Locating the Hidden Diaspora: The English in the Anglo-Phone World


The emigration of people from England, the English, has been since 1600 one of Europe’s most significant population movements. Yet in contrast to the Jewish, Scottish, Irish, Italian and African diasporas comparatively little scholarship has examined what we might tentatively term the English diaspora. Last weekend, scholars involved in the English Diaspora project at the University of Northumbria convened a conference concerning the related questions of whether there was (or is?) an English diaspora and if so, why there has been so little scholarly analysis of the same.

Sticky Toffee Pudding from Wikimedia Commons

Including panels and keynotes ranging from the 1500s to the 1990s and covering the English in Canada, the United States, Australia and New Zealand, the conference began to lay the groundwork of understanding the question of the English diaspora. The opening keynote by Professor Robert J.C. Young of New York University, who recently published The Idea of English Ethnicity, most closely addressed the question of why the English abroad did not create so strong a diasporic or ethnic identity as say, the Scots or the Irish. Young proposed several possible hypotheses, examining various elements of English identity. English individualism, Young suggested, may have worked against a more unified group identity. Additionally, Young examined three common markers of ethnic identity: food, religion and language. The English abroad were not united by religion, Young argued, because many of those who emigrated were not members of the official church, the Church of England. The English language was not necessarily a marker of English identity because it was so widely adopted by those who were not from England, especially in the United States. Food, Young argued, did not became a marker of identity, because the English abroad did not miss English food. This was probably the most disputed of Young’s contentions by later speakers, several of whom addressed the issue of food and drink as markers of English identity and one who defended English cuisine, citing sticky toffee pudding.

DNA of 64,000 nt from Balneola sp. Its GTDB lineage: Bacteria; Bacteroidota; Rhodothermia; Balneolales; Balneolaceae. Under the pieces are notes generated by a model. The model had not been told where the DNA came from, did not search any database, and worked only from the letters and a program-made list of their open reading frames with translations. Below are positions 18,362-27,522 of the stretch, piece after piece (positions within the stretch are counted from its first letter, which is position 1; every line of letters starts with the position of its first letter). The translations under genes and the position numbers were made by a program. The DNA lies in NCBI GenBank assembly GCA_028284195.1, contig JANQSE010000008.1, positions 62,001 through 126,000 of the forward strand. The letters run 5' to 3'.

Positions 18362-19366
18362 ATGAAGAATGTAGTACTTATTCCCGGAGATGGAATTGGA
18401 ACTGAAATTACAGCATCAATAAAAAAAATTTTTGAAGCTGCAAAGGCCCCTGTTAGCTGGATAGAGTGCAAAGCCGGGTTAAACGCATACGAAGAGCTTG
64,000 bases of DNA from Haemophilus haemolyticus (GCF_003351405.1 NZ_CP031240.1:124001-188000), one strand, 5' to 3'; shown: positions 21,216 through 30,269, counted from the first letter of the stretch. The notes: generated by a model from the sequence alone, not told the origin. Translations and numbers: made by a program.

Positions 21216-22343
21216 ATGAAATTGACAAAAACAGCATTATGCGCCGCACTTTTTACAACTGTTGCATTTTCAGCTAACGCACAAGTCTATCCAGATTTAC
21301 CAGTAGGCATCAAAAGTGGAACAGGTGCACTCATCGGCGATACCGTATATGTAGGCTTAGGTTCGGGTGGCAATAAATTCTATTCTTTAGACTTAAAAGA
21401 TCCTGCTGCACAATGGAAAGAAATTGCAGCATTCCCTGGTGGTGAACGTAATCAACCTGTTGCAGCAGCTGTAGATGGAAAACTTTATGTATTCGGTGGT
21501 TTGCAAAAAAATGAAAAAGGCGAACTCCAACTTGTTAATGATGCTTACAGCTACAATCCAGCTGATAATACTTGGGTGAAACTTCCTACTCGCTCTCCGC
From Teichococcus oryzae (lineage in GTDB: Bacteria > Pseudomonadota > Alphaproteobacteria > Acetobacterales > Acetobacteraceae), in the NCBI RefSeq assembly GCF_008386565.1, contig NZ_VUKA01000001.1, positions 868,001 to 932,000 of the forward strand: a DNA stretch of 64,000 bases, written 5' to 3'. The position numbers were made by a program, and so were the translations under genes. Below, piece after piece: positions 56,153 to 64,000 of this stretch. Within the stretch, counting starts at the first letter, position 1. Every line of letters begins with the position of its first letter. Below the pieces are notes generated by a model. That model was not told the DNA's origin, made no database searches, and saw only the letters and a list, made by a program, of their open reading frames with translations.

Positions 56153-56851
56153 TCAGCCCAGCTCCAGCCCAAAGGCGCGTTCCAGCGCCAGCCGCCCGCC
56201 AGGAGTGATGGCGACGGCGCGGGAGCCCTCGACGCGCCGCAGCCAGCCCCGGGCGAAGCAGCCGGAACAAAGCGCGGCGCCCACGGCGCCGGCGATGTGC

Another reason for the lack of an English diasporic identity was the relative position of privilege of English migrants who travelled both to the British Empire and also the United States, where the majority of English migrants went before twentieth century. Though, as several papers highlighted, the English did not always receive the warm reception they expected and many struggled to make the transition, English migrants did not face the same kind of discrimination as many other migrant groups and were often actively recruited as desirable immigrants, especially in settler colonies of the British Empire such as Australia and Canada.  Professor Young’s talk also picked up this point, suggesting that because Englishness was an imperial identity, this may have subsumed Englishness as an ethnic identity. This summary only begins to scratch the surface of even the content of Professor’s Young’s talk which also included the class dimensions of English identity, and the English approach to nationalism, suggesting that this will be a fertile area of scholarship.

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8 Responses to “Locating the Hidden Diaspora: The English in the Anglo-Phone World”

  1. Laura J. Mitchell Says:

    Jean, your post helps me to think about recent work on appeals to “Britishness” within 19th C empire in a new light. Investigations about the degree to which English speaking colonial residents (both colonists asserting an emerging white racial identity and colonial subjects grappling with imposed hierarchies of race and and subordination) had recourse to shared ideas of “Britishness,” has focused on governmentality, education, and public sphere issues. Breaking out what might be cultural “English” about these dynamics–and how that played out in various contexts–either w/in sites of British empire or elsewhere (here I’m think of 20th C retirement to France, for example) is rich terrain for investigation.

  2. Home Rule for England Says:

    It seems to me that the English are not seen as immigrants in countries such as the USA because the English were in effect the Founders of those nations in their current form. The Pilgrim Fathers landed America in the C17th and the USA spread west from there.